Imported Intermediate Inputs and Domestic Product Growth: Evidence from India

42 Pages Posted: 23 Oct 2008 Last revised: 25 Sep 2009

See all articles by Pinelopi Koujianou Goldberg

Pinelopi Koujianou Goldberg

Princeton University; National Bureau of Economic Research (NBER)

Amit Khandelwal

Columbia Business School - Finance and Economics; National Bureau of Economic Research (NBER); Bureau for Research and Economic Analysis of Development (BREAD)

Nina Pavcnik

Dartmouth College - Department of Economics; Centre for Economic Policy Research (CEPR); National Bureau of Economic Research (NBER)

Petia B. Topalova

International Monetary Fund (IMF)

Date Written: October 2008

Abstract

New goods play a central role in many trade and growth models. We use detailed trade and firm-level data from a large developing economy--India--to investigate the relationship between declines in trade costs, the imports of intermediate inputs and domestic firm product scope. We estimate substantial static gains from trade through access to new imported inputs. Accounting for new imported varieties lowers the import price index for intermediate goods on average by an additional 4.7 percent per year relative to conventional gains through lower prices of existing imports. Moreover, we find that lower input tariffs account on average for 31 percent of the new products introduced by domestic firms, which implies potentially large dynamic gains from trade. This expansion in firms' product scope is driven to a large extent by international trade increasing access of firms to new input varieties rather than by simply making existing imported inputs cheaper. Hence, our findings suggest that an important consequence of the input tariff liberalization was to relax technological constraints through firms' access to new imported inputs that were unavailable prior to the liberalization.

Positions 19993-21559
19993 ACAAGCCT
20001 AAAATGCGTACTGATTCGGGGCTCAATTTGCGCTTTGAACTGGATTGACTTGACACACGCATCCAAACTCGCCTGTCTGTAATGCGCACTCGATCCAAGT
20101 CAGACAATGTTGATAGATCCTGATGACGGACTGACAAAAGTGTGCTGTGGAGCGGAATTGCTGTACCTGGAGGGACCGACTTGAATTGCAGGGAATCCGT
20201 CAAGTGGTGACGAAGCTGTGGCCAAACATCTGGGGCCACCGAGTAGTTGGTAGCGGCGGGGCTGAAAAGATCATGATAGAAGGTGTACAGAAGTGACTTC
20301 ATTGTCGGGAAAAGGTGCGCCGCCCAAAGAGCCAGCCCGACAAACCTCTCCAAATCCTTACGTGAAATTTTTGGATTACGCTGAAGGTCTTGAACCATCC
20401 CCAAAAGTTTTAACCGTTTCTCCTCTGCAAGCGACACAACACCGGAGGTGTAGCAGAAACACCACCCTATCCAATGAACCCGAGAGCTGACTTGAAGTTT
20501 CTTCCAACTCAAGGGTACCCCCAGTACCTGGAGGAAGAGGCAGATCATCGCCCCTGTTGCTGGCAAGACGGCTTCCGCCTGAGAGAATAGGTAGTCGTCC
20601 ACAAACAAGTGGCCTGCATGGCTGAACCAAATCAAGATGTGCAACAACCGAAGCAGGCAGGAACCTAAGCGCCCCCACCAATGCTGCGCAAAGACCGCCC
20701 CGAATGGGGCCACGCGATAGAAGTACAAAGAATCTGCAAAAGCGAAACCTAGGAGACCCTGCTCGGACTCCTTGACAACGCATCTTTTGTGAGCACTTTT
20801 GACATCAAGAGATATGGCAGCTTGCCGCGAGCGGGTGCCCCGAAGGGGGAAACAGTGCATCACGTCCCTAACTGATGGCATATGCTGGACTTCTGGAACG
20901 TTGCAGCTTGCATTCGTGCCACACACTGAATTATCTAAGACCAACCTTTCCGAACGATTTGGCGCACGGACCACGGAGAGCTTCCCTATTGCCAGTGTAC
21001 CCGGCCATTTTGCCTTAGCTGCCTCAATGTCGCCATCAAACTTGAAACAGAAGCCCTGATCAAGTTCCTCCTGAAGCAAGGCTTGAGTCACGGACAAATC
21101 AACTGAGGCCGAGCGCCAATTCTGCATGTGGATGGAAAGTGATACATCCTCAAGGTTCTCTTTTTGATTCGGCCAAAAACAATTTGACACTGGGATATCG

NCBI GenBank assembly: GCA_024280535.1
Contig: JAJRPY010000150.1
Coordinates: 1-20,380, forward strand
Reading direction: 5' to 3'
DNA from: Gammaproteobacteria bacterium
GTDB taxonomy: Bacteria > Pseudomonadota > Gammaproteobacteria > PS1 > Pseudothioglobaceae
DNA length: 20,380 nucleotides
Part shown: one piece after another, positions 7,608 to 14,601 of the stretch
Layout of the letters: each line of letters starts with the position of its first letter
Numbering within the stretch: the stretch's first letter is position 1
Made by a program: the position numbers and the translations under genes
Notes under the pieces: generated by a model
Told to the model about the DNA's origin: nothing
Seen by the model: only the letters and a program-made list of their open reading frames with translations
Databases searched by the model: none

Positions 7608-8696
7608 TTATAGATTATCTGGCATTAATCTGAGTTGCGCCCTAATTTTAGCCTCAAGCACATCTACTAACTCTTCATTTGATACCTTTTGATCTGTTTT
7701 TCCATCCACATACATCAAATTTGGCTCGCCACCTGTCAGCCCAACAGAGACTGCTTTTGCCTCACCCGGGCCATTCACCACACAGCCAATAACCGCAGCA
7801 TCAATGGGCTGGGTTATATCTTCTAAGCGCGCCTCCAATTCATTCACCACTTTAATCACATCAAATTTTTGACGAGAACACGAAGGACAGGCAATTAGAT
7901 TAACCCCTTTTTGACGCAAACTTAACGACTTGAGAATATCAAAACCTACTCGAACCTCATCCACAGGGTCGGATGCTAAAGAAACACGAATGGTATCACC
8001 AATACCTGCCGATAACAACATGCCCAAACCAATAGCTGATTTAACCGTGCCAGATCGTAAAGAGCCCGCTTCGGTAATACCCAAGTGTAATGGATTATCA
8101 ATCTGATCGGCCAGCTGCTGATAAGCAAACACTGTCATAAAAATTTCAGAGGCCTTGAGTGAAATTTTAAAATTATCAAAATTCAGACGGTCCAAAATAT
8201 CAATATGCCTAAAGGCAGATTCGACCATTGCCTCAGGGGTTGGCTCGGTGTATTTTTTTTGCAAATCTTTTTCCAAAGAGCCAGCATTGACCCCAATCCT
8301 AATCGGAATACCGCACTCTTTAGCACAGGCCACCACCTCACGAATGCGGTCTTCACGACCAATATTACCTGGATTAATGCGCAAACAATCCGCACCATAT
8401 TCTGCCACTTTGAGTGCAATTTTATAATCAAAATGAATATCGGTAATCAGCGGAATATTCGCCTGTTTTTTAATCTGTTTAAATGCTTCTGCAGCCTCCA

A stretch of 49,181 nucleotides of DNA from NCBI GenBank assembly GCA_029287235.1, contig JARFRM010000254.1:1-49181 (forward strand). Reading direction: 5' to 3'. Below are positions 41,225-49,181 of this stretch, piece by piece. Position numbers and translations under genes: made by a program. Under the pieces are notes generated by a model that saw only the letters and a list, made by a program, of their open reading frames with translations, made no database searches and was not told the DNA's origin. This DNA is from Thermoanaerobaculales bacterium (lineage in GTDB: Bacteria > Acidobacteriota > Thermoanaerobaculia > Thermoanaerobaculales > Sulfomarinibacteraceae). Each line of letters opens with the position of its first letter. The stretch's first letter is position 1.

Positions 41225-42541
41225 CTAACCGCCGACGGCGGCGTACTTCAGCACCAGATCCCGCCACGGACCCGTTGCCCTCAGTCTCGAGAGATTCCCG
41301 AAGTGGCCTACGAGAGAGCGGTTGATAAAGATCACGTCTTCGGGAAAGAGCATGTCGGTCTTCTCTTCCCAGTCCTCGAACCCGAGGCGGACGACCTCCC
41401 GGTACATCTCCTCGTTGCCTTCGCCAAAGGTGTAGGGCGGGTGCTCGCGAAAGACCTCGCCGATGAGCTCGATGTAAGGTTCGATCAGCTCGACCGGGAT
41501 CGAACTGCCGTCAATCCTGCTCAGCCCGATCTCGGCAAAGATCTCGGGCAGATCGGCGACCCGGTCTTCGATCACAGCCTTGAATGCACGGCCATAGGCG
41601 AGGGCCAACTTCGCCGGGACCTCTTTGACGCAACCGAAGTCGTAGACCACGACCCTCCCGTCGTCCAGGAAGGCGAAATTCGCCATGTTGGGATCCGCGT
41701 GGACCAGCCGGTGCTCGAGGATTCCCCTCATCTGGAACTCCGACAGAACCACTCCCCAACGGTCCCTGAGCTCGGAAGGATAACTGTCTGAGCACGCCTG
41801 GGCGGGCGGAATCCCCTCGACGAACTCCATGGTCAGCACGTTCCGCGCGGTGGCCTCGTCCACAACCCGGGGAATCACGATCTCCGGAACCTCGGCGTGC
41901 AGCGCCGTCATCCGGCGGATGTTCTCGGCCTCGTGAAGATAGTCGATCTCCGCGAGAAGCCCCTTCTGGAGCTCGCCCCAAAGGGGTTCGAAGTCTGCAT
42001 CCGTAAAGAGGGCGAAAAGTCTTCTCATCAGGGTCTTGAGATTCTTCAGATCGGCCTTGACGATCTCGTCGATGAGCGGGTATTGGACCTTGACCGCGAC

Suggested Citation

Goldberg, Pinelopi Koujianou and Khandelwal, Amit Kumar and Pavcnik, Nina and Topalova, Petia B., Imported Intermediate Inputs and Domestic Product Growth: Evidence from India (October 2008). NBER Working Paper No. w14416. Available at SSRN: https://ssrn.com/abstract=1288415

Pinelopi Koujianou Goldberg (Contact Author)

Princeton University ( email )

22 Chambers Street
Princeton, NJ 08544-0708
United States

National Bureau of Economic Research (NBER)

1050 Massachusetts Avenue
Cambridge, MA 02138
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Amit Kumar Khandelwal

Columbia Business School - Finance and Economics ( email )

3022 Broadway
New York, NY 10027
United States

HOME PAGE: http://www0.gsb.columbia.edu/faculty/akhandelwal/

National Bureau of Economic Research (NBER) ( email )

1050 Massachusetts Avenue
Cambridge, MA 02138
United States

HOME PAGE: http://www.nber.org/people/amit_khandelwal

Bureau for Research and Economic Analysis of Development (BREAD) ( email )

Duke University
Durham, NC 90097
United States

Nina Pavcnik

Dartmouth College - Department of Economics ( email )

6106 Rockefeller Hall
Hanover, NH 03755
United States
603-646-2537 (Phone)
603-646-2122 (Fax)

Centre for Economic Policy Research (CEPR)

London
United Kingdom

National Bureau of Economic Research (NBER)

1050 Massachusetts Avenue
Cambridge, MA 02138
United States

Petia B. Topalova

International Monetary Fund (IMF) ( email )

700 19th Street N.W.
Washington, DC 20431
United States

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